March Madness! Do You Work For A 5% Boss?
Here are some wacky watercooler stats I read in USA Today. The number of ways to fill out a bracket: 9,223,372,036,854,775,808, according to a math professor (try saying that number). The prof says it would be easier to sit down today and correctly predict the winner of each of the next 12 World Series, or the winner of every presidential election through the year 2260, or you’re more likely to win a multimillion-dollar lottery on consecutive weekends. You get the idea. It’s virtually impossible. Tell that to your March Madness office know-it-all.
And remember this when you’re sneaking a look at the games while at work: thanks to you (and a few more like you), it could cost your boss (and a few more like him/her) as much as $1.8 billion in unproductive wages during the first week of the tournament alone, based on 20 minutes of daily time wasting. Only 20 minutes a day? More like two or three hours a day.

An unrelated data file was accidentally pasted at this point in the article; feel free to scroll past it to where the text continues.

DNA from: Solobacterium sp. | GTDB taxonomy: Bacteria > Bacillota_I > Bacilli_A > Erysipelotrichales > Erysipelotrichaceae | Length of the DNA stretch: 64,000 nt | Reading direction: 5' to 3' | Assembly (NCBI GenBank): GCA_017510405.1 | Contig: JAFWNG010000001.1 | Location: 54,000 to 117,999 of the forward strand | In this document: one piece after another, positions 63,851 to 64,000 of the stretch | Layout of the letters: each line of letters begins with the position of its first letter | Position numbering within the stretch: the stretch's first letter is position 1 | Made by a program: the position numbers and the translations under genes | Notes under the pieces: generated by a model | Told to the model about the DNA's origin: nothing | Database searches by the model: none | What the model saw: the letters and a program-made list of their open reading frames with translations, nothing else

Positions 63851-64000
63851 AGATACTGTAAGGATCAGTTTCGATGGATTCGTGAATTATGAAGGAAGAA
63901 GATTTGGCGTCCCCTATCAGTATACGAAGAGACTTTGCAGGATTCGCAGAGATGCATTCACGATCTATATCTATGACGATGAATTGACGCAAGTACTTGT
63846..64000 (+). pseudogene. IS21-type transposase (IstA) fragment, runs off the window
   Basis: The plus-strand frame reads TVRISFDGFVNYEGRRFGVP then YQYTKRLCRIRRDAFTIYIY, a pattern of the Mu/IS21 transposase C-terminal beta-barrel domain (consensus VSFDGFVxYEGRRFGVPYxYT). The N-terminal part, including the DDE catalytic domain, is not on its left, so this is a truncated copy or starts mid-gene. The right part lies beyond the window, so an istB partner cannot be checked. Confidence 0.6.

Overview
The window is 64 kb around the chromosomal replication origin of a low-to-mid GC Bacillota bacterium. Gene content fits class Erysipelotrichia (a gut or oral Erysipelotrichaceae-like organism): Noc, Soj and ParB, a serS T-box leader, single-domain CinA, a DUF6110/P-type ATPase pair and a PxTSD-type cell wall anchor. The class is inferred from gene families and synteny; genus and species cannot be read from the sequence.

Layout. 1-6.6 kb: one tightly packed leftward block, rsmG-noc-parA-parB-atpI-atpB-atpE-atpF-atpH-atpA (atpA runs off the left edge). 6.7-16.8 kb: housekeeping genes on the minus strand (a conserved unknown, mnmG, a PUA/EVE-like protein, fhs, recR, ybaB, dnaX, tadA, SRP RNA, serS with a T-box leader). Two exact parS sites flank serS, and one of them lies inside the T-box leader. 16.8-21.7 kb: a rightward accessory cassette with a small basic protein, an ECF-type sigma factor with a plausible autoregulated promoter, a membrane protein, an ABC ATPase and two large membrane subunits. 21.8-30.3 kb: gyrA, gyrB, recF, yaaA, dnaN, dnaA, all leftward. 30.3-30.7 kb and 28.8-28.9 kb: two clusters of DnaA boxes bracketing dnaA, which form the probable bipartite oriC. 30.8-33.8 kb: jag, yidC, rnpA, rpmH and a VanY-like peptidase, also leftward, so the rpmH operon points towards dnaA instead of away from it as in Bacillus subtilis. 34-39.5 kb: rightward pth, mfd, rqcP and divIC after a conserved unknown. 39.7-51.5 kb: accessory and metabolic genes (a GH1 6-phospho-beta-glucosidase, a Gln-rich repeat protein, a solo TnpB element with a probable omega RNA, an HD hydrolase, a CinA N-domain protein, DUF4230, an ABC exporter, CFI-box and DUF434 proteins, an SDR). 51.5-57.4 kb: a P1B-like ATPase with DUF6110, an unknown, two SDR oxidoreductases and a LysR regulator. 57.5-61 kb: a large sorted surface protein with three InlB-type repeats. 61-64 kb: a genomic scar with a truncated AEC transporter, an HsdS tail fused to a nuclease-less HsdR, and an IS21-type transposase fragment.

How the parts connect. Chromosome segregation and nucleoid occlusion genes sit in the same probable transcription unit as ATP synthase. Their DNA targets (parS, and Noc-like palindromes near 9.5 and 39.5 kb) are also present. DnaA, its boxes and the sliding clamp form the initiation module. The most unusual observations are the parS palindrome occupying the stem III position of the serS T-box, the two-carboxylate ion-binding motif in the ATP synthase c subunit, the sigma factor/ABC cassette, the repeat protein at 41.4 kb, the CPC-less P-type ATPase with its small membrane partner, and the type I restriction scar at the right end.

March Madness bad for business? I tend to agree with another study (there’s always another study that agrees with you). This one found it may actually boost office morale. And in this economic climate, with layoffs and cutbacks, offices need a morale booster don’t they? Most managers (56%) say March Madness activities don’t have a negative impact on productivity, while 17% say it has a somewhat positive affect.
Only 5% said NCAA action had a very negative impact on productivity. Who hasn’t worked for one of those angry bosses at some point in their career? He/she has March Madness down every month of the year. I hope you don’t work for a 5% boss.